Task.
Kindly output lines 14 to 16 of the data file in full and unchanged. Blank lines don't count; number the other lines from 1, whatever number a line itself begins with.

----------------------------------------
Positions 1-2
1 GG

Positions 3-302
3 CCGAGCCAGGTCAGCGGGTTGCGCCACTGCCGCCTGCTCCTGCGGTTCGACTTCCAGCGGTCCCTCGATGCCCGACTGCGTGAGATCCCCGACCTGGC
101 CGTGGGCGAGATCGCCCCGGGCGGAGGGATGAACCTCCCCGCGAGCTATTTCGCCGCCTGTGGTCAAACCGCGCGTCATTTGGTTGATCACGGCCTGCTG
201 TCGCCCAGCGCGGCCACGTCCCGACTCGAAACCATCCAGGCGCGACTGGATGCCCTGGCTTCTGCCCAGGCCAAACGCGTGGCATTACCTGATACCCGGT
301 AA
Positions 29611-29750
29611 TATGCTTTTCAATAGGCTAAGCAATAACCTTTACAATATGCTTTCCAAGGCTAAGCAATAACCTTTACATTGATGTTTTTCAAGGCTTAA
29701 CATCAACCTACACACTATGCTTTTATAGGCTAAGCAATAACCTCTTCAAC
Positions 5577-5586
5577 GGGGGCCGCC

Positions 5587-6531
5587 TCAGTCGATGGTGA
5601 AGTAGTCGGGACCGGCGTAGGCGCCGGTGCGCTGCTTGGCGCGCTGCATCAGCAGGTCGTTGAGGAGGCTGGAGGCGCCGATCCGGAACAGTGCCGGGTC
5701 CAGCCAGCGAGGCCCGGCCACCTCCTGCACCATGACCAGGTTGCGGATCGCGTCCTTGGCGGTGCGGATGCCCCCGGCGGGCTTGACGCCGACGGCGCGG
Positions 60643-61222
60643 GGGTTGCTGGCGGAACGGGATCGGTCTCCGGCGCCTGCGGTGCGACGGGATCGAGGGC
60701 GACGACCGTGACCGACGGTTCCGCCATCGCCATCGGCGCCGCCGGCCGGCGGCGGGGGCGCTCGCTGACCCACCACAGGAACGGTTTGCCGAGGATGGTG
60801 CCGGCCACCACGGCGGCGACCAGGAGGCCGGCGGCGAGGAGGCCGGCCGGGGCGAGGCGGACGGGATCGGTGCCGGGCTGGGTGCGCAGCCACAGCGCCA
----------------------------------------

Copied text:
5587 TCAGTCGATGGTGA
5601 AGTAGTCGGGACCGGCGTAGGCGCCGGTGCGCTGCTTGGCGCGCTGCATCAGCAGGTCGTTGAGGAGGCTGGAGGCGCCGATCCGGAACAGTGCCGGGTC
5701 CAGCCAGCGAGGCCCGGCCACCTCCTGCACCATGACCAGGTTGCGGATCGCGTCCTTGGCGGTGCGGATGCCCCCGGCGGGCTTGACGCCGACGGCGCGG